Streaming Wars For Live Sports, Entertainment, and Gambling

Major Ruling by US Supreme Court on Copyright Law with Looming Impact for AI

Associate Justice Sonia Sotomayor, writing for the majority in the 7-2 decision, found that the Lynn Goldsmith’s “original works, like those of other photographers, are entitled to copyright protection, even against famous artists” like Warhol. Potentially overlapping commercial exploitation of the works was a key consideration.

It would seem that AI would be treated like any other copying artist along such lines, but please note that Fair Use cases are often complex.

As for its potential effect on the hot-button issue of artificial intelligence and copyright, patent attorney Randy McCarthy says that, under this ruling, the legality of AI using copyrighted works to train their systems will turn on whether the “output is sufficiently transformed and the input cannot be easily identified from an examination of the output content.”

Note that the original content that led to this case was photos of Prince taken way back in 1981!


Strategy By Major League Baseball Via T-Mobile In the US
Contrast to Apple TV+, Regional Sports Networks, and Other Deals with MLB


Peak Streaming

Please note that this article was from early April, and it was posted before several adverse developments here in May for the media and entertainment industry, which included the writers’ strike and some more generally dreadful reports on earnings for 1Q2023.

Bolded text is my addition for emphasis.

If you like charts and tables, there are some great ones in this article as well.

At the same time, streamers are contending with slower subscriber growth and heightened churn amid an overcrowded market. The major U.S.-based SVOD platforms added less than 100 million subscribers last year, down from about 133 million in 2021, and consensus Wall Street forecasts project about 65 million net additions for 2023.

Uh-oh. Seizing upon the trend, DIRECTV rolled out this ad in May. This ad is very well done including especially for the targeted market - families who are fed up with having to manage several streaming subscriptions and those who have cut the cord who are exhibiting some remorse. That’s not me in the target market, but no doubt even as a proponent I notice much amiss and not improving with the user experience for streaming video as compared to a year ago. In reality, my average viewing experience is WORSE before I can finally watch what I want to watch.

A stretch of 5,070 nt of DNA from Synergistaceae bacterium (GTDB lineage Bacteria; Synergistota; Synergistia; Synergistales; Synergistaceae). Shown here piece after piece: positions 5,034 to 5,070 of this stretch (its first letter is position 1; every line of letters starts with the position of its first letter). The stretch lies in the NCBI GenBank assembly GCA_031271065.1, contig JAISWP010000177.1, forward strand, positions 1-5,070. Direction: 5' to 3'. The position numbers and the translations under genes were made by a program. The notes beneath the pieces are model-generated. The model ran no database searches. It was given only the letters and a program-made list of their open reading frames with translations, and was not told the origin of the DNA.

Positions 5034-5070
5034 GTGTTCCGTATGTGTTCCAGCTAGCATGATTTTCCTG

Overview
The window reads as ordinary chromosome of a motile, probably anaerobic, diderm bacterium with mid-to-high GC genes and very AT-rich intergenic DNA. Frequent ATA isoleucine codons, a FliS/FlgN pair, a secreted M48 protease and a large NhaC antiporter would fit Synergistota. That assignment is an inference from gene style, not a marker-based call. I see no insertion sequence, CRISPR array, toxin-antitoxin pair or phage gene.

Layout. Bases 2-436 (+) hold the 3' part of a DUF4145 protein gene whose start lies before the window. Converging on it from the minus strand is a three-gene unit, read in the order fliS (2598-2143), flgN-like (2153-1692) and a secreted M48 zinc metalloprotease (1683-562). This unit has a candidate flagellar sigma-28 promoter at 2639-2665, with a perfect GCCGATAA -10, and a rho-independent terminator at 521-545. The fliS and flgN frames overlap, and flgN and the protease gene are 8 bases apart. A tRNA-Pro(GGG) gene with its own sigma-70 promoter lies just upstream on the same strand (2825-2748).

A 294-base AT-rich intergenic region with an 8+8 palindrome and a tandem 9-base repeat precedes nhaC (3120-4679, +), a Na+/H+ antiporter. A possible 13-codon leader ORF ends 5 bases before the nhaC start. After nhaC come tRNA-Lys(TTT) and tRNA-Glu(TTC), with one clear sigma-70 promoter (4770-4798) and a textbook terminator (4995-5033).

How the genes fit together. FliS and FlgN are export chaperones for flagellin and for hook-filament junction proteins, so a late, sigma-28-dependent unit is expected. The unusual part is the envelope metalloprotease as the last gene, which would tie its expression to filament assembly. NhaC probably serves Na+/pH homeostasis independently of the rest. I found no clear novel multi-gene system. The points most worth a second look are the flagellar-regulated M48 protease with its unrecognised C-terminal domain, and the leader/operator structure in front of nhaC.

I spoke with a friend last evening about his experience with DIRECTV, for which the equipment and various signal costs are substantial in and of themselves.

Our reality, from the lens of the market leader in ratings that is live sports beyond the king that is the NFL in the US, is breaking down as follows:

  1. More Live Sports On Broadcast with more ads and heavier emphasis on gambling content beyond even the advertising.

  2. Niche sports on streaming with the very same

For many households, streaming video at anywhere from free (i.e. YouTube with ads, Netflix, Disney Bundle, Amazon Prime, Apple TV+, MLB TV, et cetera) are free to many subscribers to various services including for residential internet, to perhaps no more than $20 per month for two subscriptions, is still is a savings over the average cable or satellite subscription for television service.

But is the experience equal to that of cable or satellite despite better choices for content? Overwhelmingly the answer is no, and from personal experience I can share that the experience is deteriorating as well with more lags and ads.